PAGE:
Treasure Ship


Having decided that the Arabia ’s cargo needed to stay together, the Hawleys now had to figure out what to do with it. Several museums wanted the collection, but Bob and his sons kept toying with the idea of creating their own place. Eventual revenue from a museum could help repay the cost of the task. The perfect match was made when Kansas City officials, in the process of revitalizing the old City Market area, approached the family with the idea that that location was right for a prime tourist attraction. Historically the spot made sense. The Market, founded in 1857, was close to the river and the site of the Arabia ’s last port of call.

As the work proceeded through January, the excavation phase of the project approached its end. Every trace of the adventure had to be eradicated before spring planting. Because of the difficulty of preserving wood, the only wooden pieces of the Arabia to be salvaged were part of the stern, the capstan, and the supporting structure for one paddle wheel. It was with very mixed emotions that the workers lifted the stern away from the rest of the Arabia .

On February 11, 1989, the pumps—20 of them by now—were shut down, and an eerie silence settled. The men watched solemnly as water began to trickle into the hole. “One timber at a time,” said Greg, “the Arabia was drowning for the second and last time.” No gold. But, summing up the adventure, Greg says, “Excavating the Arabia was like shaking hands with the pioneers. . . . I had met my forefathers through the items most precious in their lives.”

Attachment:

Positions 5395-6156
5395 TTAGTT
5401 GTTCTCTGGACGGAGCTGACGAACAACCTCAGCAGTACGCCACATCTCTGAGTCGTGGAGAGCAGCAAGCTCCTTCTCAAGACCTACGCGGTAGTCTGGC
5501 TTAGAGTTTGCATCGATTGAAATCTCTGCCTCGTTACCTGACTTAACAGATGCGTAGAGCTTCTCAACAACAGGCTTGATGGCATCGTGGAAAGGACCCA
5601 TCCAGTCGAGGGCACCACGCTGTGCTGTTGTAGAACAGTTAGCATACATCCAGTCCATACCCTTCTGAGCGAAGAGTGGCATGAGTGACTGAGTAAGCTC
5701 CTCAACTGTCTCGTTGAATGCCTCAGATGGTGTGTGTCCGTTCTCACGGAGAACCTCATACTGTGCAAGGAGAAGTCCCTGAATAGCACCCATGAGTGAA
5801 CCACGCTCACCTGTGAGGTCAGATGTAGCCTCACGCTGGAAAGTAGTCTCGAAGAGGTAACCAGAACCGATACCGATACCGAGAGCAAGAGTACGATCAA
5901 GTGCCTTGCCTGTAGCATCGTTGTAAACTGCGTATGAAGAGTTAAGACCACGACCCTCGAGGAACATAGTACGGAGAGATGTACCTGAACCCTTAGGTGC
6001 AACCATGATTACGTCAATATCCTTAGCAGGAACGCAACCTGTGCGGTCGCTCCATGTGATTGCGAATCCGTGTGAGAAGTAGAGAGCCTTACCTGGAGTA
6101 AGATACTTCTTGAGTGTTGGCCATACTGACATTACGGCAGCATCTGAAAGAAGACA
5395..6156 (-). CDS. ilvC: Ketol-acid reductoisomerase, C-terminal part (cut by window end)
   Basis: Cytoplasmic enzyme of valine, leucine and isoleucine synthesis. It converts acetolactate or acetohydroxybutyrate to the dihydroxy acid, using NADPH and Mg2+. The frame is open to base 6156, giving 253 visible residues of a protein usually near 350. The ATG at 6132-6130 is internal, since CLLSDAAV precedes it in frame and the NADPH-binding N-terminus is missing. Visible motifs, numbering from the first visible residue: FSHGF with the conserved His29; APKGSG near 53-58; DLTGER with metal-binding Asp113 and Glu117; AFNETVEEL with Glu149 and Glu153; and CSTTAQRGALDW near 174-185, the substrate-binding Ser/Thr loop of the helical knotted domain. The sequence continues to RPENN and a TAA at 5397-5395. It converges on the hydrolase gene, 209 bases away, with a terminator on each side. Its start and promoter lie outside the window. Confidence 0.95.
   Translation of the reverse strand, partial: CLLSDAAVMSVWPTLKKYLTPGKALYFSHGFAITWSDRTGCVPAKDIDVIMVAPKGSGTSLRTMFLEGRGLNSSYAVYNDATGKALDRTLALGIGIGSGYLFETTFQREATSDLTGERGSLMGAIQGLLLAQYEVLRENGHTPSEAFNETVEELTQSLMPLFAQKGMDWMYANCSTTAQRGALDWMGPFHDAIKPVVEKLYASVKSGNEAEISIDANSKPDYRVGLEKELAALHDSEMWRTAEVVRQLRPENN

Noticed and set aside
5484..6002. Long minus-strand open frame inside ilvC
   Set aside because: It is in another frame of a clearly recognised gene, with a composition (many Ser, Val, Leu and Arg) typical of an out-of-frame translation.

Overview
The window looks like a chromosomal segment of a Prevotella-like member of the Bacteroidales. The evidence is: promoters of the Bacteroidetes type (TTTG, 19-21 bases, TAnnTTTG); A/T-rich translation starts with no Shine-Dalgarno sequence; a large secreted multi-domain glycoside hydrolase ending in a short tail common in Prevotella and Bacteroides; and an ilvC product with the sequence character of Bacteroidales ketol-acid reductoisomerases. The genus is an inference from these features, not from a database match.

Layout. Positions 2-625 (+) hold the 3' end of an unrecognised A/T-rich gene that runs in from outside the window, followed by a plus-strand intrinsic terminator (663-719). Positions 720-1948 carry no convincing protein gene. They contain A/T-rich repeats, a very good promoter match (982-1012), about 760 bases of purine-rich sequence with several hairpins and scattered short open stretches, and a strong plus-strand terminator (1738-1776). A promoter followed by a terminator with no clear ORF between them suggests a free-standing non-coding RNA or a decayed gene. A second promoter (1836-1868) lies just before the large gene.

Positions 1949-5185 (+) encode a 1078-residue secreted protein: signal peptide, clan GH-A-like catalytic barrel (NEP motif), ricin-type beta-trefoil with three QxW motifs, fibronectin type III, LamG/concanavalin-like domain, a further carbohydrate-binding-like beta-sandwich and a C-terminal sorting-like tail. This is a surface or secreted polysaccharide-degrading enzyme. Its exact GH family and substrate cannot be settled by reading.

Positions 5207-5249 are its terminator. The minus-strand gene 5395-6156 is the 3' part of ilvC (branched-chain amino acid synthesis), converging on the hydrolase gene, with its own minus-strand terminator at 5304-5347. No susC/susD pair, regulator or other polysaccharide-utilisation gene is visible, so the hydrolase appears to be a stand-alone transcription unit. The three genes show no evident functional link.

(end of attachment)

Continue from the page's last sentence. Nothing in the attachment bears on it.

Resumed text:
On November 13, 1991, three years to the day after excavation began, the Arabia Steamboat Museum opened. A million and a quarter visitors have seen it, and the collection has opened eyes and minds to the reality of life on the frontier.

The Hawleys have chosen to display the entire cargo as it becomes available from the ongoing work of preservation. The sheer number of items from this single vessel can give a new understanding of the sort of material energy that helped fuel the nation’s westward expansion: A million nails, for instance, and 35,000 buttons. Half the 200-ton cargo is already on display, but the Hawleys estimate that preserving and restoring all the items still in storage will take more than 20 years.

Robert J. Keckeisen, director of the Kansas Museum of History, describes his reaction: “It’s a fabulous collection . . . a real window into the time period. A lot of people have a picture of the 1850s as just people living in rough log cabins. Certainly some were, but there were also people living in houses with finished construction and dining off fine china.”

The Hawleys call the Arabia a “floating Wal-Mart.” As for actual treasure, the lifelong prospectors found a total of 26 cents.